triangle formed by those rays when they intersect the intermediate
cylinder. Rasterization occurs on a special texture map which we term a
"caustic map" that the program can easily index into given the cylindrical
coordinates of the point of intersection. The brightness of each caustic
triangle is uniform, and is simply a function of the dot product between
the the averaged normal of the triangle and the ray direction to the light
source, and the ratio of the area of the actual polygon to that of the
caustic polygon. Please refer to [3] for a detailed discussion of this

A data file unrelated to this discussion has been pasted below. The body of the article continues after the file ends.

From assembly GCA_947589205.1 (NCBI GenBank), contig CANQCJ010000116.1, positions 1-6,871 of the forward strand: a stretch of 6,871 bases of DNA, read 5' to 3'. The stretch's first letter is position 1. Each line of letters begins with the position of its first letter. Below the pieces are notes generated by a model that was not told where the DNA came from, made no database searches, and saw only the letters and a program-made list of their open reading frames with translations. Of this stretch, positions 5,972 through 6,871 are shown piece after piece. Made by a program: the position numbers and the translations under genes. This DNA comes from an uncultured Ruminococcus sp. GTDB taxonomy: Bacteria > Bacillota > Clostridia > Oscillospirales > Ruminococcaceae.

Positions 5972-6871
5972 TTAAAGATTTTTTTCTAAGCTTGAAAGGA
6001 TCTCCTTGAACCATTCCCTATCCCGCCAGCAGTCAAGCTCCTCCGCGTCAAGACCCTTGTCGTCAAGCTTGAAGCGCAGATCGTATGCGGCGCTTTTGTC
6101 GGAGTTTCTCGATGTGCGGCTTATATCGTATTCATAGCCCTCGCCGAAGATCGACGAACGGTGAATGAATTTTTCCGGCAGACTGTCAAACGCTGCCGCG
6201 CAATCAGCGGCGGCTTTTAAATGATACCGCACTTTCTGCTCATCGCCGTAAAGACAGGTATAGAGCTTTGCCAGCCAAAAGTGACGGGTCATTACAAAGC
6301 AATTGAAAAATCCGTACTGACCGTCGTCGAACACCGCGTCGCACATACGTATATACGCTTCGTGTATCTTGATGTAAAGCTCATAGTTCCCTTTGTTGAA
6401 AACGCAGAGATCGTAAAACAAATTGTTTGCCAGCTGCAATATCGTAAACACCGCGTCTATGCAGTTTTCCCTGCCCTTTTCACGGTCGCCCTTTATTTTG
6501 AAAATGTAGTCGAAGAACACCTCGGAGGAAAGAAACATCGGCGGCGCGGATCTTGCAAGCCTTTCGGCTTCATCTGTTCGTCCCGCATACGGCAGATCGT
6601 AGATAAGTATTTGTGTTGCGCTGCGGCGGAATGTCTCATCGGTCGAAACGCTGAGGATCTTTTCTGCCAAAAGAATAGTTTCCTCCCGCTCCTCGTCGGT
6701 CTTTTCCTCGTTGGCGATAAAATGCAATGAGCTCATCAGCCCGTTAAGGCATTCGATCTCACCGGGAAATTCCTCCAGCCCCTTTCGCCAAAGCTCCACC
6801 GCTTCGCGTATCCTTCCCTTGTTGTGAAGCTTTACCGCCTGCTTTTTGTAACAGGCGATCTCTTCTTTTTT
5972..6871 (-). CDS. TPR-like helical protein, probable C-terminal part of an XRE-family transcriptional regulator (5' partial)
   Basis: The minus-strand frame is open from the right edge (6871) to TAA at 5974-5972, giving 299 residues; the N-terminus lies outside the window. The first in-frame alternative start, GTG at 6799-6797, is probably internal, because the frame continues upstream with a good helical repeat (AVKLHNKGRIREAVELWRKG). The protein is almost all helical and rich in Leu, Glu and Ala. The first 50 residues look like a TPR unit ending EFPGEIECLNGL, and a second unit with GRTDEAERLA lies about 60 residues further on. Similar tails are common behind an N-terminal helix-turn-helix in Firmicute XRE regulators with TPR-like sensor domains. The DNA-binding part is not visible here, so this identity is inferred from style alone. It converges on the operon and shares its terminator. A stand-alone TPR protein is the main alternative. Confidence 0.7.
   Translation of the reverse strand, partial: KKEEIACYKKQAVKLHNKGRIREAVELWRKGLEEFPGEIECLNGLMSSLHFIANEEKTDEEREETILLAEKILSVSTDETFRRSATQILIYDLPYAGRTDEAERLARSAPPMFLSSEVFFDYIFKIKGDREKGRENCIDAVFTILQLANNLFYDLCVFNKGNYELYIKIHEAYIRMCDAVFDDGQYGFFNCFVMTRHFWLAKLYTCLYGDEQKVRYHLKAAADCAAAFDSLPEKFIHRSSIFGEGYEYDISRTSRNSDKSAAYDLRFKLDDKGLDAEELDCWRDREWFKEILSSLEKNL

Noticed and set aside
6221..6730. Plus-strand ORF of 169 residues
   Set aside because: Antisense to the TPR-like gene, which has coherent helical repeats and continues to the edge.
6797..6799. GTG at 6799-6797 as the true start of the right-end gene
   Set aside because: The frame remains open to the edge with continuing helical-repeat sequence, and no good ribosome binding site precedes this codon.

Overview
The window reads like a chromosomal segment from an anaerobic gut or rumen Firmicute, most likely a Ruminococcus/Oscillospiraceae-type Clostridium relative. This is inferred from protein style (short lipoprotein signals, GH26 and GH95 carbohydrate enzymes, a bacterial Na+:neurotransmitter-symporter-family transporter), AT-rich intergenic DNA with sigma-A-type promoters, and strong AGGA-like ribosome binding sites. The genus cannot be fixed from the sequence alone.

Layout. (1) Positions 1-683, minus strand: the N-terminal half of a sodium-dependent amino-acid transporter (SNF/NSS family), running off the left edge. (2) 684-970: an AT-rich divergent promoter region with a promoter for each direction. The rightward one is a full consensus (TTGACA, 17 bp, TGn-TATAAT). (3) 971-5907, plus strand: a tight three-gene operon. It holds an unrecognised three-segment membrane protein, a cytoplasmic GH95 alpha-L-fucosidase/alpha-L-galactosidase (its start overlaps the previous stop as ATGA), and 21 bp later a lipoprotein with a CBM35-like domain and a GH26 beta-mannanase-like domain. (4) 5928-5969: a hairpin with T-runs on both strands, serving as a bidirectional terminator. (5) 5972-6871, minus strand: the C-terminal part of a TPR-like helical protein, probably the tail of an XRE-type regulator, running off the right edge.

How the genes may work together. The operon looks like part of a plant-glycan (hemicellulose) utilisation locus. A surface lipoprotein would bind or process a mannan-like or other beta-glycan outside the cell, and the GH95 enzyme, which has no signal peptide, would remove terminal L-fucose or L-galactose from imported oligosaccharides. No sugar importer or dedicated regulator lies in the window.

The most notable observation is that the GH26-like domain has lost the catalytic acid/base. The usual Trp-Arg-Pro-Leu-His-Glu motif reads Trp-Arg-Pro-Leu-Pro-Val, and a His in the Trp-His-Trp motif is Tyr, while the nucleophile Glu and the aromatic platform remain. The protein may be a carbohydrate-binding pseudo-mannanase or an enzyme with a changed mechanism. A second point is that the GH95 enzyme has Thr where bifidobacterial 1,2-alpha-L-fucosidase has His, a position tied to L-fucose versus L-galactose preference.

computation. For speed and simplicity, we do not compute for ray-object
intersections when casting caustic polygons on the intermediate surface.
The second stage involves treating the caustic map as an ambient color
map, and projecting it optimally onto the underlying polyset mesh. A
simple radial projection fails miserably when the object is highly
non-cylindrical because of excessive distortion. We present a better
approach:
Given a point on the polyset object, we find the further intersection of
the ray originating from that point and having a direction parallel to the
surface normal with the bounding cylinder (the ray can intersect the
cylinder at most twice), after discarding all vector components parallel
to the axis of the cylinder. This is essentially a 2D problem involving
the intersection of a line with a circle. The program does the caustic map
lookup based on that point of intersection. The ambient color returned